Student researchers participating in the Summer Research Institute (SRI) at Stevens – an eight-week research program that engages undergraduate and graduate science and engineering students from a number of universities in the study of maritime domain awareness, emergency response and maritime system resilience – recently engaged in an eye-opening field visit to the Customs and Border Protection (CPB) facilities at Port Newark.
CPB is the Department of Homeland Security division responsible for keeping terrorists and weapons out of the U.S., enforcing immigration laws, drug laws and other regulations, and securing and facilitating trade and travel. At Port Newark, the East Coast’s busiest port, the ten SRI students heard an overview of CBP operational units and technologies from homeland security experts and working practitioners.
“It was very informative,” said Fernando Valverde, an SRI participant from the University of Puerto Rico-Mayaquez. “We learned about the general management of the port, including how officers manage security.”
“It made us aware of the security necessities on the port that is considered to the most high risk terrorist target site in the U.S.,” added Nicole Rodriguez, also from the University of Puerto Rico-Mayaquez.
The students received a hands-on tour of the facilities from CPB officers. Federal law requires all incoming containers to the U.S. to be scanned for radiation, and the students saw the areas containing x-ray equipment, cameras and other high-tech equipment for detecting threats. They also saw the customs area where containers flagged during initial scans go for further inspection by officers using handheld radiation detection devices.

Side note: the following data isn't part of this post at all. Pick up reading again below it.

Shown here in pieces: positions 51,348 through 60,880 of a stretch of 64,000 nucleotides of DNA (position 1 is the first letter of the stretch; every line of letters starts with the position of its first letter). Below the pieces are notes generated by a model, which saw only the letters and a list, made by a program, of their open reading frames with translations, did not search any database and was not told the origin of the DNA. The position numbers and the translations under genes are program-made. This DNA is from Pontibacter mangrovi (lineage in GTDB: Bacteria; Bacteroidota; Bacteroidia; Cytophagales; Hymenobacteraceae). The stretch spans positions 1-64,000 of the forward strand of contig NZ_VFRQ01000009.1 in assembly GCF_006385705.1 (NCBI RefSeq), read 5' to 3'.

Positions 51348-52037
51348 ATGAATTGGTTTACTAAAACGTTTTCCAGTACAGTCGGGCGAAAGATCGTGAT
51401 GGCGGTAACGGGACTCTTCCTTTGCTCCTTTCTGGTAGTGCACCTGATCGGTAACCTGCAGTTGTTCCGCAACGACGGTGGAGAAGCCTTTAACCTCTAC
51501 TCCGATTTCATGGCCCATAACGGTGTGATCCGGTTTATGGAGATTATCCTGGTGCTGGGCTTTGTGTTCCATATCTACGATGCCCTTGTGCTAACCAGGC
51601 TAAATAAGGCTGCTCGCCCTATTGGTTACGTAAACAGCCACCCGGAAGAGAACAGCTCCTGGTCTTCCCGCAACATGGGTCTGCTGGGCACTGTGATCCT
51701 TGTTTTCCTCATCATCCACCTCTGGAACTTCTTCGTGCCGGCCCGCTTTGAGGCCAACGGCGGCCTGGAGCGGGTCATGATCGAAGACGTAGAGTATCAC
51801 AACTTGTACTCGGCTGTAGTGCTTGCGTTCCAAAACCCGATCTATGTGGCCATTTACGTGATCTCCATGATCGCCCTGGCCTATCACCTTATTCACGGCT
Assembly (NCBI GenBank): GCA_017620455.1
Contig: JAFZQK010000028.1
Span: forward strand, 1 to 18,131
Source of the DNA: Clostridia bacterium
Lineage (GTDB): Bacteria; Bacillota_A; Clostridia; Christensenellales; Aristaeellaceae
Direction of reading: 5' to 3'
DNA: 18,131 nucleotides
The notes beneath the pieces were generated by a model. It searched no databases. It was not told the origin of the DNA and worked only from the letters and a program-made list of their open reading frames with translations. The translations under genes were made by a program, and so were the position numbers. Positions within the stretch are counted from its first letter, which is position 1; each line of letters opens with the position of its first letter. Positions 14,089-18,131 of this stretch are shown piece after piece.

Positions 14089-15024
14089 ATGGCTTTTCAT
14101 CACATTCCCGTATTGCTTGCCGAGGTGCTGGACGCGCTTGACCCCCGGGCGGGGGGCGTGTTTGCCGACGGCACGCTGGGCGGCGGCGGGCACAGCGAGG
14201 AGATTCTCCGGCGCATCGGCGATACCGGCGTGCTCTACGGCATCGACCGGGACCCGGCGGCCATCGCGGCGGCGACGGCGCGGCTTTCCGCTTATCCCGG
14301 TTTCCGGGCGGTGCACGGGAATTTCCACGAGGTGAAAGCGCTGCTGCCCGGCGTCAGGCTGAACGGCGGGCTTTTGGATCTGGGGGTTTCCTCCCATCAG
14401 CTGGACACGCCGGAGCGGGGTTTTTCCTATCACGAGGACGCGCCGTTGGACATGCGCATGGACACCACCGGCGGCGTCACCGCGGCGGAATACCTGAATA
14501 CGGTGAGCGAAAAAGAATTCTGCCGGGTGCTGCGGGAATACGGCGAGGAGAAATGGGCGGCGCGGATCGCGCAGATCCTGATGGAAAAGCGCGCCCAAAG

CPB officers also described finding illegal drugs hidden inside hollowed out wood products and packed into car engines. They said certain counterfeit items like fake Gucci bags and designer hiking boots can contain hidden dangers, such as lead and other materials that are hazardous to the health.
“It was amazing to see the creative ways people come up with to smuggle in drugs and counterfeit products,” said Valverde. “The officers have to be really ingenious to figure it out.”
The students also gained an understanding of how the protective agencies would be affected in the event of a port closure or an increase of volume.
“It was interesting to learn that CBP agents from other locations could be brought in to help with the security checks,” said Grace Python, a graduate student in the SRI and a member of the Maritime Systems Fellowship Program at Stevens. Python has been working on a project that examines the susceptibility of ports.
According to Beth DeFares – director of education the Center for Secure and Resilient Maritime Commerce (CSR) at Stevens, which runs the SRI – experiential learning opportunities like the Port Newark field visit are a key part of the SRI curriculum.
“We want to provide our students with a real-world context in which they can better understand DHS and CBP needs and the broader impacts of their research projects,” she said.
As the SRI continues this summer, the student researchers will hear seminars and lectures by CSR researchers, maritime industry and government experts, and participate in collaborative multi-disciplinary, hands-on research projects to be presented to CSR researchers and DHS officials.